All Events Rain or Shine By donation ($5) or whatever you can -Food, Drinks!
www.alliedproductions.org 212.529.8815

Art exhibition October 9 - 31
ReCycles of Life Jennifer Paul & Naz Shahrokh
Exhibition opening October 9 5-8pm
Exhibition hours Sat./Sun. 2 7pm or by appointment 212.529.8815
Jennifer Paul - My artwork explores female identity through my own experience growing up as a girl in rural working class America to living currently as a woman in New York City. Issues of class, women's history, sexual identity, and the nature of time, natural cycles, and memory are also intertwined within my personal narratives. I create mixed media drawings on paper using a variety of materials such as colored pencil, pen, water color,pencil, acrylic and enamel. Working in this way I build layers of color, patterns and images to create visual depth.
Naz Shahrokh -The artist experience is similar to that of birth, where inspiration transcends from the inner shell to tactile matter, this experience being both subjective and objective. I strive to reference in my work a harmonious meditative visual experience, along with the use of organic and recycled materials, my work establishes a metaphysical dialogue with the nature in celebrating it.

in conjunction with Pilot TV Chicago.
10 / 9 - 10 PM. Webcast & DIY television studio in the garden - get involved
Organized by filmmaker Jack Waters.

October 23 8pm
Harvest of Gratitude Ritual - Drum Circle with Mama Donna Henes.

October 31 7pm Halloween Season Finale
Pagan Electric - Stephen Kent Jusick & DJ ECON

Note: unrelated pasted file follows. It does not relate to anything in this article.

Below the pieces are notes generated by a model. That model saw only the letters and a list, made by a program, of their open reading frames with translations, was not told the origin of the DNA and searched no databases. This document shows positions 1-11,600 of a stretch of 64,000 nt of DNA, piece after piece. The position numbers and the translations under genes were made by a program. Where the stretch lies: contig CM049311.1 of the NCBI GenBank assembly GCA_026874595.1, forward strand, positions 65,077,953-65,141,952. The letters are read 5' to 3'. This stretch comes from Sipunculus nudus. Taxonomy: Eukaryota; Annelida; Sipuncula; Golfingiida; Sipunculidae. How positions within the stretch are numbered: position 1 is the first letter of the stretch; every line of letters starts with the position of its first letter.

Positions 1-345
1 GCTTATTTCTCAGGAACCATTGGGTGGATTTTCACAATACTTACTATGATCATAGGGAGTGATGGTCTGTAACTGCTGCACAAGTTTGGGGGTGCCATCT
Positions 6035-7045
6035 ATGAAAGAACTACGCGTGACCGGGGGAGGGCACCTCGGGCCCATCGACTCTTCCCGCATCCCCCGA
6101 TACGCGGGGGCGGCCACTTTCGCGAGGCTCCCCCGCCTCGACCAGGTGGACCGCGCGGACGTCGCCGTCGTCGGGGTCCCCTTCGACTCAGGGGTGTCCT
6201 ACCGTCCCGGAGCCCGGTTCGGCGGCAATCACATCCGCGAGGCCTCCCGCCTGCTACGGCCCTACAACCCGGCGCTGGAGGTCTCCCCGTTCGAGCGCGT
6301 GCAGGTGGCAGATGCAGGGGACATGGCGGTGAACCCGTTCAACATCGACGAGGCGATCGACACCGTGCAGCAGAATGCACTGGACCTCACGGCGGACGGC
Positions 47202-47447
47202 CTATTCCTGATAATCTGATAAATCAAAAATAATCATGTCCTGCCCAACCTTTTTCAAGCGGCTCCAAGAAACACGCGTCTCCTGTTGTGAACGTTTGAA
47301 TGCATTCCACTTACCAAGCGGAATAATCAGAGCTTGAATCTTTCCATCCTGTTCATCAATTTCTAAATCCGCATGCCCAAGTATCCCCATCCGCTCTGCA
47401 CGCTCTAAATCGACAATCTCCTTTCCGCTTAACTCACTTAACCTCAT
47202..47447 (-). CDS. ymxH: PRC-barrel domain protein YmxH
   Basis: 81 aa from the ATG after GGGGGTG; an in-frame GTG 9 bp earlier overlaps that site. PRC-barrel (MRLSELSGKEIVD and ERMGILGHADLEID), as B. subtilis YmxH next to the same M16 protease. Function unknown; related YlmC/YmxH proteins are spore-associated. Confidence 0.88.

Events are made possible by Allied Productions,Inc.,
Gardeners & Friends of LPV, Citizens for NYC, The Trust for Public Land, GreenThumb/NYC Dept. of Parks, Materials for the Arts; NYC Dept. of Cultural Affairs, NYC Dept. of Sanitation, & NYC Board of Education.
LPV Exhibitions are made possible with public funds from the New York State Council on the Arts, a State agency. www.alliedproductions.org


18. Jay Critchley, FF Alumn, announces Quaking Bog Project, Provincetown

Contact: Jay Critchley
508 487-1930
Frank Vasello
508 487-0488
UPLANDS, OCTOBER 10-31, 2004.

The Provincetown Community Compact (The Compact) announces the opening of the QUAKING BOG PROJECT six temporary site-specific sculptures and installations by local artists at the Town of Provincetown-owned Shank Painter Pond Uplands. The exhibition will take place from October 10-31, 2004 during daylight hours, with an opening event scheduled for Sunday, October 10 from noon-3:00 pm, with an artist walk through at 1:00 pm. The project will close on Sunday, October 31 from noon-3:00 pm, with another artist walk through at 1:00 pm. The site is located on Route 6, between Herring Cove Beach and Shank Painter Road. The project's long sleeve t-shirt, designed by Maryalice Johnston, will be available for purchase.

Artists participating in the project include Maryalice Johnston, Denny Camino, Paula Draper, Phyllis Ewen, David Bastien and Frank Vasello.

The QUAKING BOG PROJECT is organized by artist Jay Critchley, director of The Compact, and Provincetown installation artist Frank Vasello in cooperation with the Provincetown Conservation Commission. Vasello was recently selected to participate in ReVisited, an exhibition of site-specific sculpture/installations currently on view at The Forest Hills Cemetery in Boston, and was a featured artist in The Compact's acclaimed Meadows Motel Project last fall. Artists were selected by a jury consisting of Vasello, Critchley, Christine McCarthy, Director of the Provincetown Art Association, and Dieter Groll, Chair of the Provincetown Conservation Commission.

Building upon the success of last fall's Compact-sponsored Meadows Motel Project in Provincetown, where eleven local artists created temporary site-specific installations in the rooms of the 1950s motel, soon to be demolished, the QUAKING BOG PROJECT takes the idea outside into the natural landscape. The unique and fragile acreage, acquired by the Town of Provincetown's Land Bank in 1999, offers both a challenge for artists who show primarily in a gallery, and an opportunity for others to continue their exploration of natural materials, or nature itself, as a part of their work.